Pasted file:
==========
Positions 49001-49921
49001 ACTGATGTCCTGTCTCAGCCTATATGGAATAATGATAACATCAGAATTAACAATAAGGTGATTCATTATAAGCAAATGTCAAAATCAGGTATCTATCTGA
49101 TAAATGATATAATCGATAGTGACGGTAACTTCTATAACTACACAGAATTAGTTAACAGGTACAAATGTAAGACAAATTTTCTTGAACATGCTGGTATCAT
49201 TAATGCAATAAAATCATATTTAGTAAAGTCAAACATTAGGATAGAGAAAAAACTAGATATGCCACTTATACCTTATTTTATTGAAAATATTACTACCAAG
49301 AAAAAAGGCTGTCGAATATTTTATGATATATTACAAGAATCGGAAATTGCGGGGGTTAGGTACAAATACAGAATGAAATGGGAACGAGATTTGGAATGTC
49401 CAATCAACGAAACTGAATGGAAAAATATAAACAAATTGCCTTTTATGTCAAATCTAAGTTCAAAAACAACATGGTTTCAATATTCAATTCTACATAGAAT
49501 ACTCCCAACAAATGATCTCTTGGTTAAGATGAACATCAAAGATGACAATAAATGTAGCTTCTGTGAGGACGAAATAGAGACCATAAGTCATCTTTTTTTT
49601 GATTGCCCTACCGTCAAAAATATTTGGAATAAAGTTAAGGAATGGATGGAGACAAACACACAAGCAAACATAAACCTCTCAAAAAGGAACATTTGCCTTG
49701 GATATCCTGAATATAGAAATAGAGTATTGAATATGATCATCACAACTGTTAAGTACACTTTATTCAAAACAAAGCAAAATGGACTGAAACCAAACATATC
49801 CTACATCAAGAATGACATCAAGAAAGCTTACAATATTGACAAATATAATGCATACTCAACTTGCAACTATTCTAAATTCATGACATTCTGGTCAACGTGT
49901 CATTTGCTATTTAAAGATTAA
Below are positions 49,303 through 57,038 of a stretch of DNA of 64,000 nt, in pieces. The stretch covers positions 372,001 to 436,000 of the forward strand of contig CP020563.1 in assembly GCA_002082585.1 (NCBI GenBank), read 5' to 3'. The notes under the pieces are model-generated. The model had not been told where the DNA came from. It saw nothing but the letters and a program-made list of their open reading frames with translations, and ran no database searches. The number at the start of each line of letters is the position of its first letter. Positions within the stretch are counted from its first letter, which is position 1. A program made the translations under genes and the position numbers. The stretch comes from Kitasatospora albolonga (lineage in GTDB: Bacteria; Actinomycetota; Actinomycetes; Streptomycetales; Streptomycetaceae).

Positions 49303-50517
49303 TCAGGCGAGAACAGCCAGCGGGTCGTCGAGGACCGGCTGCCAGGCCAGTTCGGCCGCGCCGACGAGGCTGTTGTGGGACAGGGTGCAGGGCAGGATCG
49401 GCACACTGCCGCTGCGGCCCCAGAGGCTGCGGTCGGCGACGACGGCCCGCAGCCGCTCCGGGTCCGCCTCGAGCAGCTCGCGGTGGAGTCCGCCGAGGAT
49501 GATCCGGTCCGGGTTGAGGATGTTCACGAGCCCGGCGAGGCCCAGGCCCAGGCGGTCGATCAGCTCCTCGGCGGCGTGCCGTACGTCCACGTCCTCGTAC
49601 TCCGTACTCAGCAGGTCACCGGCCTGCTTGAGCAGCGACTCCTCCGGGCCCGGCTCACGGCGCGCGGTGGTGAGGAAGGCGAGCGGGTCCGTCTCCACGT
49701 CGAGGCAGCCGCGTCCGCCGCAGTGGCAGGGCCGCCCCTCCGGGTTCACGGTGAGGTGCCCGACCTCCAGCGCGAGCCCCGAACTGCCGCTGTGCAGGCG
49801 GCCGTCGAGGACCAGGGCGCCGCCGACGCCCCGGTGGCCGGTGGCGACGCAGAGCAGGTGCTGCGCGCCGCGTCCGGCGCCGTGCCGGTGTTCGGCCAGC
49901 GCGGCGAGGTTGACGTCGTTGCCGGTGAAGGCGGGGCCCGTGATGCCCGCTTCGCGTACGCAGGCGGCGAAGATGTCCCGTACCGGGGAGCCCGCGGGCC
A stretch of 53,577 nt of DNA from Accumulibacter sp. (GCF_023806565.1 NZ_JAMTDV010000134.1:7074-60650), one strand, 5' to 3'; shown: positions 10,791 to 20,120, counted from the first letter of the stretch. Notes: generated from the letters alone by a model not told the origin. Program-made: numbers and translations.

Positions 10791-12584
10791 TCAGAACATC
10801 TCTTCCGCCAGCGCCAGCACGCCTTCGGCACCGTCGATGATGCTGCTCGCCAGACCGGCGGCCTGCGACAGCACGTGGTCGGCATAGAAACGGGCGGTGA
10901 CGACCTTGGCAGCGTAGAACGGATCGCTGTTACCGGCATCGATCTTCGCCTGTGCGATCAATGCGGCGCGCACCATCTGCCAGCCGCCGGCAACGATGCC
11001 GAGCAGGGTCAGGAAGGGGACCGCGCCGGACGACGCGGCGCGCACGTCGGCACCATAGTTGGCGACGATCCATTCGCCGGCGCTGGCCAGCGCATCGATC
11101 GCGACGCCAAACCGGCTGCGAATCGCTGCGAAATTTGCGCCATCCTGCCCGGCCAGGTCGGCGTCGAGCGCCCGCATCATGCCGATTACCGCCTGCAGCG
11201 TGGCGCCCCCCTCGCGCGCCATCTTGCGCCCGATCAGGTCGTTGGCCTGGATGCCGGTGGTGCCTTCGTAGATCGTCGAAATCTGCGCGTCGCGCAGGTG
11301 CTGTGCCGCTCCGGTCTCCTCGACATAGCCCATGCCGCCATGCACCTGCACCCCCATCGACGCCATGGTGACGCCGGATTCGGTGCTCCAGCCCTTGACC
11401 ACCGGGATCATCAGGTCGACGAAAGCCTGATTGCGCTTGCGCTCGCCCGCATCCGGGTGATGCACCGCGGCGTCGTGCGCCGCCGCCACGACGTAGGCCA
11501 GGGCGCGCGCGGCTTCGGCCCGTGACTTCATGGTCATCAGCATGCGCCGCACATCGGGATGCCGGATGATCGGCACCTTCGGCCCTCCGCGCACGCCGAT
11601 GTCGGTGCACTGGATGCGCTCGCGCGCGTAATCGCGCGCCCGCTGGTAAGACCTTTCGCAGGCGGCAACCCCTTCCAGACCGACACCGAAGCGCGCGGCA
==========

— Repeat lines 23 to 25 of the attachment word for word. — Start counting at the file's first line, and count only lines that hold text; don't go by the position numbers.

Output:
10791 TCAGAACATC
10801 TCTTCCGCCAGCGCCAGCACGCCTTCGGCACCGTCGATGATGCTGCTCGCCAGACCGGCGGCCTGCGACAGCACGTGGTCGGCATAGAAACGGGCGGTGA
10901 CGACCTTGGCAGCGTAGAACGGATCGCTGTTACCGGCATCGATCTTCGCCTGTGCGATCAATGCGGCGCGCACCATCTGCCAGCCGCCGGCAACGATGCC